On September 12 of 2011, People Magazine released an article on children who were born to widows who lost their husbands on 9/11. Fathers these children never got to know personally. Fathers they never got to meet. Yet, they and their mothers (through various and continued processes of healing) have become examples of hope and triumph in the face of such aforementioned adversities.

“They were just newborns, and yet they brought comfort to their widowed mothers and became symbols of hope for a nation reeling over the tragedy of [that day]. Now . . . the milestones of their young lives . . . have served as proof that life carries on even in the face of unthinkable loss.”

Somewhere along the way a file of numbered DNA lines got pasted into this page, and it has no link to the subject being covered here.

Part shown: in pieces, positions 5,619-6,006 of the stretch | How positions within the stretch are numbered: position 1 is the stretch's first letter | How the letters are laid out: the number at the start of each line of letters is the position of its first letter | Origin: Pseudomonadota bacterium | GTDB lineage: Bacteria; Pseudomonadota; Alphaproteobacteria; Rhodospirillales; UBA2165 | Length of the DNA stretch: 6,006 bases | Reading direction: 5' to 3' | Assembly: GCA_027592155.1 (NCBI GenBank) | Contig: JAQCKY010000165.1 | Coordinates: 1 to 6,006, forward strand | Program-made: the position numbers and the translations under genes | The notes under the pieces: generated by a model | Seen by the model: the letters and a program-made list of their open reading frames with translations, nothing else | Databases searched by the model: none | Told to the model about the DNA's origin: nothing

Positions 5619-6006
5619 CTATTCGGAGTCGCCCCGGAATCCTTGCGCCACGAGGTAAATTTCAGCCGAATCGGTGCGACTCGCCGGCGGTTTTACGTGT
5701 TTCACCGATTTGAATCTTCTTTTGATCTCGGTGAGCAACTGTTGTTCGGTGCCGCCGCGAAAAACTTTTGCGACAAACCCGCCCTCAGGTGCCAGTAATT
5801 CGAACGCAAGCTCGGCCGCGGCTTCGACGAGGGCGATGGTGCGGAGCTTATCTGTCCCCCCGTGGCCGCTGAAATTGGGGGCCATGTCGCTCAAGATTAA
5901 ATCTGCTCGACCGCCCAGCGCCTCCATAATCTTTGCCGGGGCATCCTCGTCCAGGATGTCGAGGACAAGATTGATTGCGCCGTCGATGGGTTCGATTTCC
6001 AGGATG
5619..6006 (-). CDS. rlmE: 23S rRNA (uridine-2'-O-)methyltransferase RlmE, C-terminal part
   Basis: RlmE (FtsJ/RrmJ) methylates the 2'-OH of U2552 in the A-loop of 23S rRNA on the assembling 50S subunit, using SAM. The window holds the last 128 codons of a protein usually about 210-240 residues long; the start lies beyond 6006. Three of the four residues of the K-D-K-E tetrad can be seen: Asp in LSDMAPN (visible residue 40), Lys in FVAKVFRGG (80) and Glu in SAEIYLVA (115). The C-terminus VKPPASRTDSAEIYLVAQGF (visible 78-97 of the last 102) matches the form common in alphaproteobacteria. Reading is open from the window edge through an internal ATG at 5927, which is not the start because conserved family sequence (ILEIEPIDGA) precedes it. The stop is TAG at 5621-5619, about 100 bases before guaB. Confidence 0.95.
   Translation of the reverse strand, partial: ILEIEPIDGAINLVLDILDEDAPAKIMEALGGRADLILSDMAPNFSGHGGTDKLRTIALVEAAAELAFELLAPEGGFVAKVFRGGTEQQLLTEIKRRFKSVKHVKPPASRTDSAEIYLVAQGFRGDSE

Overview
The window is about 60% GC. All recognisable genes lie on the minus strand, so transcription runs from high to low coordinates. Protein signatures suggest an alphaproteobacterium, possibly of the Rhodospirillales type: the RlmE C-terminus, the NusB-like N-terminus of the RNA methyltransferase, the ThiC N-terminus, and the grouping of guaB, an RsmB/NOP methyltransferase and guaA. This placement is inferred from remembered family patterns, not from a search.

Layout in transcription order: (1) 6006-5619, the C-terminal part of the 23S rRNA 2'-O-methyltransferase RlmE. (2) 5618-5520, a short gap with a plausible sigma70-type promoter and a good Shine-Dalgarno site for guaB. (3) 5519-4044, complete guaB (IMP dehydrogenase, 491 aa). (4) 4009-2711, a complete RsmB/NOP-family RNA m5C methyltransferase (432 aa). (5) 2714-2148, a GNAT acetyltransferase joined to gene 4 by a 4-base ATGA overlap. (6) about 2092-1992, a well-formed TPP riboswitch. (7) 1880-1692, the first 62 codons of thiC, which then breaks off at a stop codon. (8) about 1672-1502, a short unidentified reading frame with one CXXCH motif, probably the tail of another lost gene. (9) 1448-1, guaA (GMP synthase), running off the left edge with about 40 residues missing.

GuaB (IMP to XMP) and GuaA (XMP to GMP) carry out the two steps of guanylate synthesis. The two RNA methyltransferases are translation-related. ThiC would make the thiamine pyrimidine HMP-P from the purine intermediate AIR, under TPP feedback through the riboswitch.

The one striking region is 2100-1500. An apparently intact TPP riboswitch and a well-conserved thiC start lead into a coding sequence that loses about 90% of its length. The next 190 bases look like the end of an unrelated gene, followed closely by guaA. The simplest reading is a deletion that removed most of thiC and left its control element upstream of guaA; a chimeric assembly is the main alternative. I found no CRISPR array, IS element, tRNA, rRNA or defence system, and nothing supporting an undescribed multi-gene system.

Lives that carry the spirit and legacy and honor of their fathers, and therefore their families.

As an educator, I believe in the responsibility for us as a generation to be an example of hope and opportunity and accountability and love for this generation of children. 

The following video has nothing to do with 9/11, but it does involve students who (some of which) have experienced tragedy, yet illustrate the power of hope for their families, for their community, and for the world.